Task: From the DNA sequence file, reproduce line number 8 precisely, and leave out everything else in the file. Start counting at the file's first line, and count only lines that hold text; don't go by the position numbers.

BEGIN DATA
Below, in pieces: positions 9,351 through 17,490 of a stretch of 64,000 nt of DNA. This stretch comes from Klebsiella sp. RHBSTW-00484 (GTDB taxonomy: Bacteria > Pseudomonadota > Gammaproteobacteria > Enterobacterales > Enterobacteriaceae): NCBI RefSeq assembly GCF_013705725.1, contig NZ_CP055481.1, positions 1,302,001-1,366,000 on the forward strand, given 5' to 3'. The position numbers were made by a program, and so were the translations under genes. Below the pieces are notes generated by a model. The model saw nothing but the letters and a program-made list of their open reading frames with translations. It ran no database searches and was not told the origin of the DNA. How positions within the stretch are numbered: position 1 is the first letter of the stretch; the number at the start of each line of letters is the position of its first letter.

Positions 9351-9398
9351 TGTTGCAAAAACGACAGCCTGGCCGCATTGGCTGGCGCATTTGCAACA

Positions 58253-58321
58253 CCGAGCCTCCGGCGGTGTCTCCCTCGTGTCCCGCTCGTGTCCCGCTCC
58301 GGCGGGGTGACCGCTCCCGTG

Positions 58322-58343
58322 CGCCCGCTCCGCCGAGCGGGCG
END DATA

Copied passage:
58322 CGCCCGCTCCGCCGAGCGGGCG